Welcome Noah, We Missed You


It made sense when I thought about it. I thought: if you love this girl then she deserves to know the truth about you because she is a girl that lives off the truth and keeping it from her is like asking her not to live. So you see that day, when we lay on the floorboards of our new tree house, months later when spring was awakening the earth and the smell of dew and moss laced every breath we took, I’d already planned to tell you well before you asked me.

You were holding my hand, staring up at the sky through the slates in the wooden roof, and you cleared your throat before saying, “Noah.” And I looked at you, turning my head, resting my cheek against the floor. “You know you’re my best friend, right?” I had nodded. “And you can tell me anything? You know that right?”

I think back to months before when we were sitting on the floor of your room, and the heat was blasting and you were telling me all about myself, and you had no idea why I was sad. I said to you, “Was.” And you looked at me, confused. “Was sad,” I had clarified. “I’m not sad anymore.” But I would be, I thought. If I wasn’t with you.

I thought about weeks before when I was sitting down for dinner with my parents how my mom laughed as she recalled a memory and my dad chuckled and then a silence fell before one of them said, “Noah, we should probably talk about you and Sawyer.” And I felt everything in me freeze because I thought they were working to saying something that would prohibit me from being with you. I tried my hardest to remain calm but my wrists pulsed and I wanted to pull my sleeves but I knew it was improper. “What about me and Sawyer?”

“Well,” my mom said slowly, thinking. “You and Sawyer are more than friends, right?”

I nodded my head. “We’re best friends.”

My parents looked at each other like I was missing something. “But you’re closer than best friends, right?” my father asked and there was a hint of smile on his face like this was comical. “I’m afraid I’m not following,” I had said honestly.

My mom took a heavy breath. “Noah, we want to talk to you about safe sex.”

This was where things took a horrific, because yes, you and I had kissed in December, and sometimes when things were quiet, and there wasn’t a lot of light in the room, and we were falling asleep on our textbooks you’d look at me and there’d be an understanding and we’d kiss until my heart couldn’t withstand the beating and we lost each others breaths. But that was all it was. We didn’t kiss as a prelude to sex; we kissed as a promise to each other when our words wouldn’t do enough.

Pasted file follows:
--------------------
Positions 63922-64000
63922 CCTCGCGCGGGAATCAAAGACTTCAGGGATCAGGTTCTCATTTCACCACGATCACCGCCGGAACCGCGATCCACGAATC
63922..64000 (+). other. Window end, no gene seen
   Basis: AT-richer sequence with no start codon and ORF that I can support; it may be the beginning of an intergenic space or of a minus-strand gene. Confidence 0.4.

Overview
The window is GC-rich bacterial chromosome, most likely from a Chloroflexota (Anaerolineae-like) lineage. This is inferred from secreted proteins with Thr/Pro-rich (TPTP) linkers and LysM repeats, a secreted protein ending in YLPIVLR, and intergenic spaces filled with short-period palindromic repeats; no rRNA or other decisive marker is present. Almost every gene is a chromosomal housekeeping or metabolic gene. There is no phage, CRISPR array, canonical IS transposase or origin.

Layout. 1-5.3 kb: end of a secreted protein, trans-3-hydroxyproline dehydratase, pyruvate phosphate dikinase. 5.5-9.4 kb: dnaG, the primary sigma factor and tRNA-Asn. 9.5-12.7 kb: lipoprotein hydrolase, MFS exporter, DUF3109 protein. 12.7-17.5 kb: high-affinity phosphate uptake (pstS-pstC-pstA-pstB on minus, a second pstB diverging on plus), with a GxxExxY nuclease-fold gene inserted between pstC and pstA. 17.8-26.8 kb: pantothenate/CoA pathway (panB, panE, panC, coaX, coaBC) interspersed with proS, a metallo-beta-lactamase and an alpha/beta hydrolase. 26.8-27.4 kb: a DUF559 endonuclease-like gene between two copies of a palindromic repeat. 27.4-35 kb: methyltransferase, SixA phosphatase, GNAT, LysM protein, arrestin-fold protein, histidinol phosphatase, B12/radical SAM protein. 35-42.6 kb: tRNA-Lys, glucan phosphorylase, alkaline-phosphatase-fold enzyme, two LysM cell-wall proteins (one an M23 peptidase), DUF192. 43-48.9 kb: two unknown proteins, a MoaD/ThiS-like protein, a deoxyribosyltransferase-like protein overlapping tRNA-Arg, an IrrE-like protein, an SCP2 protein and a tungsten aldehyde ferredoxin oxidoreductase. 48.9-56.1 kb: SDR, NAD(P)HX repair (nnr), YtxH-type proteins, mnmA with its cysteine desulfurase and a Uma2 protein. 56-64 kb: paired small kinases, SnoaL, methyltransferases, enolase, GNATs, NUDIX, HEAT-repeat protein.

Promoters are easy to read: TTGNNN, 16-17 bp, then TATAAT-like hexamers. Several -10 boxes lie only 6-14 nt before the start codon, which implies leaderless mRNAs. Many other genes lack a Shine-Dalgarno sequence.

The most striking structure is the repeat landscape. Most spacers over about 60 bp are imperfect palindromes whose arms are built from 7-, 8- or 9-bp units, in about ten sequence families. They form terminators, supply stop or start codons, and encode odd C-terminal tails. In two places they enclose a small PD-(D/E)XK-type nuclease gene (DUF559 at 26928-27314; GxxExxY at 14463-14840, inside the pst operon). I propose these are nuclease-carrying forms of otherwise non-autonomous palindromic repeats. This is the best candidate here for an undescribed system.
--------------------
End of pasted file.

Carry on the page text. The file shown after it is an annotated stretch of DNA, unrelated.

I couldn’t have explained this to my parents though. From their perspective, they saw two teenagers with hormones that bounced off the walls. I thought about that moment as we lay there in our tree house. It was warm outside, but my arms were cool, trapped under the sleeves of my shirt. You sat up and said, “I don’t want to push you to tell me something you’re not ready to.” And I had understood, sitting up as well, turning to face you. Our hands had detached.

I said, “I want to tell you. But I don’t want it to make anything weird.” And you grasped my face, kissing me as you said, “It won’t, it won’t.” So I pulled up the sleeves of my sweater slowly as I said, “I was very sad and it was a feeling that I didn’t know how to live with.” You didn’t say anything, just looked at my wrist, these long scars running up my forearms.

“It’s okay,” you whispered. “It’s okay to be sad.” You placed your hand over my scar and it was all it was. Just a simple touch, a space where your warmth and my not-warmth met. We sat in silence, in a peace neither one of us was willing to break. If I could live a thousand moments, I thought, each would be this one. But you didn’t stop there. You said, “Noah, I love you really a lot,” and you were crying.

“Does it make you sad?” I asked. “To love me?” And you shook your head. “But you’re crying.”

You smiled, still crying, and responded, “I think that there should be a physical representation for happiness like there is for sadness.” You said that and your words made sense, because tears were for sadness but was for happiness? And you kissed me, gently, pulling yourself to me. You said, “Is this okay?” And I nodded as you pulled my sweater off, as you helped me take your shirt off, as we laid down together in none of our clothes. But we didn’t have sex. We just lay together. It was all of the closeness with none of the hurt. We were safe, we were okay.

I like to think that this was the last time I saw you. I like to think of this as our last moments together. Even though we went to school the next day together, and we had four classes together, and then you raised your hand and asked to go to bathroom. I didn’t even think anything. I was busy working a math equation, and you got up, and I might’ve glanced at you, I don’t even know. You walked it and that was our goodbye. You walking out and me doing math. You deserved a better goodbye.

It was the class before lunch why did she even let you go? If she was any other teacher she would have said, “You can wait until lunch.” But she didn’t and you left and everything became a sudden and uneasy blur. Our Principal said over the loudspeaker, “Today is a red schedule.” I can’t remember all the details of that day. I’ve done a good job of forgetting but its hard to forget a feeling. I remember the panic of knowing that there was an active shooter in the building. I remember the fear I felt, not for me, but for you.

But most of all, I remember the pain of seeing your body with a bullet in your forehead.